More and more people are finding themselves with damaged credit due to unemployment, unexpected medical expenses, divorce, etc. The primary purpose of our credit card is to provide these individuals with an avenue to obtain a tool to help them begin to demonstrate positive financial patterns to the major consumer reporting agencies. Therefore, credit lines are kept low (usually around $300) so that these individuals are not put in a position to further hinder their financial progress.

Shockingly, First Premier isn’t the one with the highest fee structures, though. In fact, it’s a credit card designed for college students. This borders on illegal since new laws make it illegal for companies to approve applicants under the age of 21 unless they can prove repayment capabilities or if someone is willing to cosign for them. One credit card’s APR for college students was at 20.99%.

Small businesses aren’t out of the loop either. They are increasingly being hit with higher fees, bigger repercussions for a late or missed payment and downright denials of credit. Not only that, but the rewards appear to be drying up for business owners, too. That’s evident in some of the credit card offers that aren’t even paying a full point for every dollar spent. Their annual fees are on the rise, too.

So what’s the solution? That’s one thing that’s not changed: how to avoid being stuck with these higher fees and payment dynamics comes down to one simple thing: it is absolutely crucial to read the terms and conditions in their entirety. It’s the only way anyone can know for sure they’re making a solid choice when it comes to selecting a credit card.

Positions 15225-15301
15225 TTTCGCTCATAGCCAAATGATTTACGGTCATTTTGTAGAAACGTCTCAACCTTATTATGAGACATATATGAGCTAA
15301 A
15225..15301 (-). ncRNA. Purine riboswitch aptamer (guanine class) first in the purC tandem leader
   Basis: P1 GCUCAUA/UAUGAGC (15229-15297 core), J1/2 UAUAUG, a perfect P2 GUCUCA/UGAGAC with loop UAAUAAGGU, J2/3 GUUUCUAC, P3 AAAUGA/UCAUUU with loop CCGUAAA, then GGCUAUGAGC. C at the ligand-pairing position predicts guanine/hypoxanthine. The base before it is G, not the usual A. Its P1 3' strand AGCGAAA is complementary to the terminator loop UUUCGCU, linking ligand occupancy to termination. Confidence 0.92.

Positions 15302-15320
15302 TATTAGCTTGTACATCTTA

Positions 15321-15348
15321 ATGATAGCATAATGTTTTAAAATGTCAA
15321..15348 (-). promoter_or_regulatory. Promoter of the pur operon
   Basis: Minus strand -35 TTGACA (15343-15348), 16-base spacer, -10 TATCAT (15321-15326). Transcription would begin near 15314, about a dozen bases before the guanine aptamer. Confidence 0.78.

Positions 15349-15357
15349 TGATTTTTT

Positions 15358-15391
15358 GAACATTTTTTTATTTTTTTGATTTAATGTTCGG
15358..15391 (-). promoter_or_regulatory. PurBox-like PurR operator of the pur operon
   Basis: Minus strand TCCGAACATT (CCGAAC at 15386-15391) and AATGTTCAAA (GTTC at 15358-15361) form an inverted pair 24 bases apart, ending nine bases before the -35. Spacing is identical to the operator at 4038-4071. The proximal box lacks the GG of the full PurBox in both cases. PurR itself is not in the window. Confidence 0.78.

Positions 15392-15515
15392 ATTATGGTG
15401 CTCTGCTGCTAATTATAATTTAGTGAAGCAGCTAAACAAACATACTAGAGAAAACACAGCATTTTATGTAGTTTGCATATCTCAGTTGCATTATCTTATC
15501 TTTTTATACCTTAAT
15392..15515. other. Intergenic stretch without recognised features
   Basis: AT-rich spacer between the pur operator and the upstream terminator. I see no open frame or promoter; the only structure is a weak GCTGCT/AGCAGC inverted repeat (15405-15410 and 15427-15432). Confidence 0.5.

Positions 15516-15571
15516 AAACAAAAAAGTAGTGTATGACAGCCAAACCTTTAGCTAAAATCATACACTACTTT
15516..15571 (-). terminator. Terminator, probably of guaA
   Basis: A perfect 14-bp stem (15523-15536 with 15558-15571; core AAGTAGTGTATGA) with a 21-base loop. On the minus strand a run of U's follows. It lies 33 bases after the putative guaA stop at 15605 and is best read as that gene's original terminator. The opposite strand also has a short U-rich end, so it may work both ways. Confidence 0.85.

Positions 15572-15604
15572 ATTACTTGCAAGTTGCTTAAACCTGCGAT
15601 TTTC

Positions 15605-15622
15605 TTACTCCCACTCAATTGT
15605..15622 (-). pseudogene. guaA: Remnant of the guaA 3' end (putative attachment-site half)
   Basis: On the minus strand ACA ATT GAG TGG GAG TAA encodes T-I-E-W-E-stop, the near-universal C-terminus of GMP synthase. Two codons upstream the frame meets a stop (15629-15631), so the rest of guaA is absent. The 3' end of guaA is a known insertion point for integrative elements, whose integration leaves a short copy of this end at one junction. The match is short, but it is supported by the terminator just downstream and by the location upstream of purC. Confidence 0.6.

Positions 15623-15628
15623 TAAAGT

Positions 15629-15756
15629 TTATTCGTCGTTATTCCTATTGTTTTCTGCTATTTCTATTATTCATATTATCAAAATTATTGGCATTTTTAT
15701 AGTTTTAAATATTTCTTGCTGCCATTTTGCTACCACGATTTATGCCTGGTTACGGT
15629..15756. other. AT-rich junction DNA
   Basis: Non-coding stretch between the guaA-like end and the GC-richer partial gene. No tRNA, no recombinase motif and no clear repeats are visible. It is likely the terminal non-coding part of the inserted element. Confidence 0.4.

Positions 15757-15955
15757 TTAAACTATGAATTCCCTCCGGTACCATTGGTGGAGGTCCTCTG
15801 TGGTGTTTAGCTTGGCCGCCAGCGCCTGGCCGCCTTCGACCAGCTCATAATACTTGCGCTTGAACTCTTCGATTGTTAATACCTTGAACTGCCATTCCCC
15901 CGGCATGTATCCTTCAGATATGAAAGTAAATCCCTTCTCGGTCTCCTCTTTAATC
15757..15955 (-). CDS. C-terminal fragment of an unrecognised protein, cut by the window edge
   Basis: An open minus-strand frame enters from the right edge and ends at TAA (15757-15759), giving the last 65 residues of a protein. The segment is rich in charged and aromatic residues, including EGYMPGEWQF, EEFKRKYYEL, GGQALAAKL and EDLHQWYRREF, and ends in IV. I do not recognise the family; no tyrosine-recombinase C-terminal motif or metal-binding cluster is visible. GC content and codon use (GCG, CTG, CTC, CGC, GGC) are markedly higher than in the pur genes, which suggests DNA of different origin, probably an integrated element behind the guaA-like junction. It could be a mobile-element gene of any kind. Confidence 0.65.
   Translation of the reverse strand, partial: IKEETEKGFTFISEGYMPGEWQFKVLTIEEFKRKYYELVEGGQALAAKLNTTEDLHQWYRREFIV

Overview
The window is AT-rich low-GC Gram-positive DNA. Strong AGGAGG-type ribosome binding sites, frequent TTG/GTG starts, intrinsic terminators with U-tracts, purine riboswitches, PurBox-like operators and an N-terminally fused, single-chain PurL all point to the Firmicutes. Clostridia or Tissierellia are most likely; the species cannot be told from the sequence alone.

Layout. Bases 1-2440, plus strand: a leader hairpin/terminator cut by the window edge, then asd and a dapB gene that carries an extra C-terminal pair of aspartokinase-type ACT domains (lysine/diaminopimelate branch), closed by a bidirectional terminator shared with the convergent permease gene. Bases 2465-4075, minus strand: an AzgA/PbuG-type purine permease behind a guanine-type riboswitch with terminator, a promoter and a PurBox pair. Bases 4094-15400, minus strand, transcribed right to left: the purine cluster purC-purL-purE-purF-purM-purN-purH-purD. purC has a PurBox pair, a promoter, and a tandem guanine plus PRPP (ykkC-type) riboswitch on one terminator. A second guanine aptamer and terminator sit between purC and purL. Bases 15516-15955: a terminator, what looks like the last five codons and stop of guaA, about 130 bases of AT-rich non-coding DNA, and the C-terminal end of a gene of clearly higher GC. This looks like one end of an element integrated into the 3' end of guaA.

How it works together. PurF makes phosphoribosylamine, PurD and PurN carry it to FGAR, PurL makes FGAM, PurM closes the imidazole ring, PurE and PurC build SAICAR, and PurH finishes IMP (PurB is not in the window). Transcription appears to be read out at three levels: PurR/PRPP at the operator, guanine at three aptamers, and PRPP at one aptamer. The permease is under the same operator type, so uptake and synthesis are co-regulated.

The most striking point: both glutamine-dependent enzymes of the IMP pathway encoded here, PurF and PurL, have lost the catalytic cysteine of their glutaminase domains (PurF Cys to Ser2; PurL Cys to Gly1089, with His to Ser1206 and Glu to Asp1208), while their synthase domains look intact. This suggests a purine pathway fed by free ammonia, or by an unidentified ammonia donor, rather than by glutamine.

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About Author

David is a CPA and has spent the past decade as a financial adviser helping clients meet their fiscal objectives. With an appreciation for journalism, he has spent the past few years overseeing several financial columns as well as writing two previous finance blogs. He resides on the East Coast with his wife and two sons and has guided many through the recent recession while providing a no-nonsense approach to spending and saving.


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Advertiser Disclosure

CREDIT DAD is an independent, advertising-supported website. Many debit cards, credit cards and other financial offers that appear here are from companies from which CREDIT DAD Websites receive compensation. This compensation may impact how and where products appear on this website (including, for example, the order in which they appear). CREDIT DAD Websites do not include all card offers in the marketplace.

Advertiser Disclosure

CREDIT DAD is an independent, advertising-supported website. Many debit cards, credit cards and other financial offers that appear here are from companies from which CREDIT DAD Websites receive compensation. This compensation may impact how and where products appear on this website (including, for example, the order in which they appear). CREDIT DAD Websites do not include all card offers in the marketplace.